The Lynn Lake project is located in the historic mining town of Lynn Lake, in northern Manitoba, about 320 km northwest of the Thompson mining camp. The deposit was mined by Sherritt-Gordon from 1953 to 1976 and produced over 20 million tonnes of Ni-Cu, making it the 3rd largest nickel producer in North America. In 1976, during a period of stagnant growth in the nickel market, the mine closed with a significant in-situ nickel and copper resource remaining.
Two additional areas, the Disco and Tango Zones, were defined by Prophecy in 2010 and provide opportunity for expansion of the overall project.
The Lynn Lake project has both electrical power and rail available as well as all-season gravel road access. The mine can be operated year-round.
- Deposit is in mining-friendly Manitoba, Canada and adjacent to a power line, rail line, and airport
- CIM compliant Measured & Indicated mineral resource of 20.8mt at 0.57% Ni, 0.30% Cu and (Wardrop Technical Report April 2011)
- Approximately 50% of the host rock remains unexplored
- Over 95% nickel recovery in the bioleach process indicated in Lynn Lake Prefeasibility Study by Wardrop in December 2007
- An exciting 2008 Disco Zone discovery, located 1.5km away from the outlined resource, which includes drillhole intercepts of 47 meters of 0.7% nickel (See July 7 , 2010 news release for full drill results)
- 2010 discovery of the Tango Zone, which includes drill hole intercepts of 17.3 meters of 0.6% nickel and 0.3% copper between historic mine level infrastructure (See December 6, 2010 news release for full drill results)
- 2012 bioleach optimization study indicated an operating temperature of 70°C with dedicated Cu and Ni Solvent Extraction Electrowinning circuits
Lynn Lake Nickel Resource:
|Tonnes (t)||Ni (%)||Cu (%)|
|Total M&I||20.78 Million||0.57||0.30|
Based on mineral resource estimated at 0.4% NiEq cut-off
|Nickel (Ni)||0.02 Billion lbs.||0.25 Billion lbs.||0.08 Billion lbs.|
|Copper (Cu)||0.01 Billion lbs.||0.13 Billion lbs.||0.05 Billion lbs.|
The resource estimate is based on a 0.4% NiEq cut-off with 100% metals recoveries. The Lynn Lake mineral resource is discussed in the April 2011 NI 43-101 Technical Report by Wardrop Engineering, authored by Todd McCracken, P. Geo. of Wardrop Engineering Inc., a Tetra Tech Company, who meets the Ni 43 101 requirements regarding Independent Qualified Persons.
Discovered in April 2008, drilling at the Disco Zone outlined a shallow, arcuate body with a total length of 100m and an average width of 16m with mineralization intersected to a depth of 274m. The morphology, occurrence, and mineralization of the Disco deposit is characteristic of the morphology of the orebodies mined at Lynn Lake during its historic operations.
Significant mineralization was intercepted in 15 drillholes; most notably, hole LLN-043 which intercepted 47.1 meters of 0.7% nickel, 0.5% copper 0.02% cobalt, and LLN-015 which intercepted 18 meters of 1.5% nickel, 0.7% copper and 0.04% cobalt.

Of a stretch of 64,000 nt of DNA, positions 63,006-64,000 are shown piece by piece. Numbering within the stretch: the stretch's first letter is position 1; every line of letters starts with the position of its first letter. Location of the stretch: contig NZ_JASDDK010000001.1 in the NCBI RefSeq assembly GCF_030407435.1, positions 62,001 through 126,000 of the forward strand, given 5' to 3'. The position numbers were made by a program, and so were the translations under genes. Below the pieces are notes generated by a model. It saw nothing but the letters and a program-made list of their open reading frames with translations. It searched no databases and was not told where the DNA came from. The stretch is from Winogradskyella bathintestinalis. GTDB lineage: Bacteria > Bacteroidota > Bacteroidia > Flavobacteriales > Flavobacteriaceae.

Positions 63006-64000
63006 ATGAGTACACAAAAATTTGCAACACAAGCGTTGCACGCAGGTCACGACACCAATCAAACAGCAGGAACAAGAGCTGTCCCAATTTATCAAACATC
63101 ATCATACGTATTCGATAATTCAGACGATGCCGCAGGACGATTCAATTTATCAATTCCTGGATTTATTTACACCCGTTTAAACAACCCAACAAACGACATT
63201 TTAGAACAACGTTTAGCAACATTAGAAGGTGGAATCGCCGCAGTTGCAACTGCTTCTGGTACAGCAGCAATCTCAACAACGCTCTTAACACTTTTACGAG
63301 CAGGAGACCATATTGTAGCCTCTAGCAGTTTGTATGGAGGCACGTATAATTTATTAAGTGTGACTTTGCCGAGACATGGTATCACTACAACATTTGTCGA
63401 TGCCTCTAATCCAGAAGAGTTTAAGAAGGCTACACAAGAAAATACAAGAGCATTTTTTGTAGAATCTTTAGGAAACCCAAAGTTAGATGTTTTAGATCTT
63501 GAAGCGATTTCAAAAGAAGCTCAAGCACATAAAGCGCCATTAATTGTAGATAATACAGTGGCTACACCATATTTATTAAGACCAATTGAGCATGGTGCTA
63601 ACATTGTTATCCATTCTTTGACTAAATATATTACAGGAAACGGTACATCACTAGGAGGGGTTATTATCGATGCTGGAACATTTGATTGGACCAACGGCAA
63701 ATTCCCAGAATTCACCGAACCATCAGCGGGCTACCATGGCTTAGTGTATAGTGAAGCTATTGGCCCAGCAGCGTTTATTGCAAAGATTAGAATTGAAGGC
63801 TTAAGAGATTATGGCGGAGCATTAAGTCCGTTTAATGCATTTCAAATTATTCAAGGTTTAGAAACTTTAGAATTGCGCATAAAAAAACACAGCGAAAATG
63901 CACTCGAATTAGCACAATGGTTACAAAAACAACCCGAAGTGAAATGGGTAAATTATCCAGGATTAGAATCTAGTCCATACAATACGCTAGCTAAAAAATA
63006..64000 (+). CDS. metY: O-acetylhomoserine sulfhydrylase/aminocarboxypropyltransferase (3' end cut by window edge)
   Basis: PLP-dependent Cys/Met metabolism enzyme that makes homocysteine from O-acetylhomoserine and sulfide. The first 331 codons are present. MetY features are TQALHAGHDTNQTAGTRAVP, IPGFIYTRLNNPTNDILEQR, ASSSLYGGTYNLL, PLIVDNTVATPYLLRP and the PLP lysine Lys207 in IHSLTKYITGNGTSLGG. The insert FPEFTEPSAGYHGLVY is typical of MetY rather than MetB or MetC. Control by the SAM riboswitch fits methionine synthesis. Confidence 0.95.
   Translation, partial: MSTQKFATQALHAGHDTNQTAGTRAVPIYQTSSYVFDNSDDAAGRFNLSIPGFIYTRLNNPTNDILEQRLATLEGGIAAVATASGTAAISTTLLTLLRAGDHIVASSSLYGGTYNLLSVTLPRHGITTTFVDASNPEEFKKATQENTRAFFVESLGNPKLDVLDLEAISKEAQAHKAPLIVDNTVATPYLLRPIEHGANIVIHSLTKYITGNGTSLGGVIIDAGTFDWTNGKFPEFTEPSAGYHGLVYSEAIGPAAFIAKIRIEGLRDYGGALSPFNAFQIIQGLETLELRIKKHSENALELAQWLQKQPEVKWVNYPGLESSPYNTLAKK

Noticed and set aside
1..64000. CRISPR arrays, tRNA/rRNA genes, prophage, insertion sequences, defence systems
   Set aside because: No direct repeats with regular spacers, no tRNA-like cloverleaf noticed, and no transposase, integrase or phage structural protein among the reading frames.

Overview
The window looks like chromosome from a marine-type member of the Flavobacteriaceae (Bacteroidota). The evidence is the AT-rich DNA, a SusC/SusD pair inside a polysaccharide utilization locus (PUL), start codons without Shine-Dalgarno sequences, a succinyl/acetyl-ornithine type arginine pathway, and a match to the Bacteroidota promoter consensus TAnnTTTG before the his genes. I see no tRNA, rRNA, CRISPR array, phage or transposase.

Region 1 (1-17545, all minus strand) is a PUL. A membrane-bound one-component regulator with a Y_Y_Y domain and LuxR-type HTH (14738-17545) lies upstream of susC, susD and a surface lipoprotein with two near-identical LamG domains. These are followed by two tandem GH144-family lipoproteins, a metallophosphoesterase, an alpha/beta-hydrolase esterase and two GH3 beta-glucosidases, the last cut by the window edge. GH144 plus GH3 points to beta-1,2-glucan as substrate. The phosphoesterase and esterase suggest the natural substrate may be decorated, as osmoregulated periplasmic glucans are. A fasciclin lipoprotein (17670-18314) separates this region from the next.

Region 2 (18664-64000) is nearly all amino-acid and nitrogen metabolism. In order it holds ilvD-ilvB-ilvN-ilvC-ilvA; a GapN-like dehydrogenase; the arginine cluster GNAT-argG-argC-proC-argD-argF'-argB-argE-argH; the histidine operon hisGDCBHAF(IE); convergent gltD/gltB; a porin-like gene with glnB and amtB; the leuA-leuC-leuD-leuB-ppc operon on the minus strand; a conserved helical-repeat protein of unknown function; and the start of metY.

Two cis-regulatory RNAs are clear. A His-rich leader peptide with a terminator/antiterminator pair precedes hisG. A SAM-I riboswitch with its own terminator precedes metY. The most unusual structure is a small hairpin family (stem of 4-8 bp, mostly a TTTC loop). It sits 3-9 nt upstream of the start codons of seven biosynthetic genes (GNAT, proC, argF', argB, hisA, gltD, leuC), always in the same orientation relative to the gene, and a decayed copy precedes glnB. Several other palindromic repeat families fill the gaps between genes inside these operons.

The Disco deposit is separate from the Lynn Lake resource and remains open to the southwest and at depth. Prophecy had an ‘induced polarization’ (IP) geophysical survey completed in and around the Disco Zone. In addition to characterizing mineralization within this zone, the geophysical survey also highlighted 10 similar targets.
The 3D modeling of the Disco Zone that confirmed ‘open-areas’ in proximity to the Disco Zone both at depth and to the southeast also confirmed the presence of a structure that controls the mineralization and trends to the south-southwest direction. Historically, the Lynn Lake mineralization was associated with a different, south-southeast trending structure. It is believed that this new structure is related to the historical structure and offers a similar exploration potential along its main trend. The main trend of this newly discovered controlling structure represents potential for future discovery of near-surface mineralization. The combined results of the 3D modeling and IP survey demonstrate the exploration potential at Lynn Lake.
In 2010, drilling conducted to test several induced polarization (“IP”) targets derived from geophysical surveying led to the discovery of the Tango Zone. Tango has a broader geophysical signature and greater vertical extent than the Disco Zone. Three 2010 holes delineated a minimum total vertical extent of approximately 180 meters. The mineralized zone has an average thickness of 13.8 meters true-thickness; the best intersection being PCY10-02, which encountered 17.3 meters of 0.6% nickel, and 0.3% copper.
The IP anomaly at Tango extends downward below a depth of 600 meters from surface and then extends southwards for another 380 meters, which remains untested. The Tango zone could represent a third faulted block of mineralization and further exploration is warranted.
Bioleach Mineral Processing
Mintek, South Africa, issued the final report on November 11, 2011 that discussed metallurgical results related to the amenability of Lynn Lake mineralization to a bioleach process. The report was overseen by Andy Carter, Manager of Metallurgical Engineering for Tetra Tech Inc. The report concluded that there was good potential to achieve nickel extractions in excess of 95% using a moderate grind and leach temperature where high copper recoveries would generally require finer grinding and higher temperatures.
During 2012 Mintek, South Africa, completed a review of a bulk concentrate approach followed by optimizing the bioleach process to recovery nickel. The solvent extraction and electrowinning (SXEW) would be utilized to produce copper cathode, however, the recovery of nickel could proceed with one of three approaches; SXEW, or as a mixed hydroxide precipitate (MHP) or as a sulfide precipitate (SP). The firm concluded that the optimal approach was the production of nickel in cathode form (SXEW) with bioleaching at 70°C.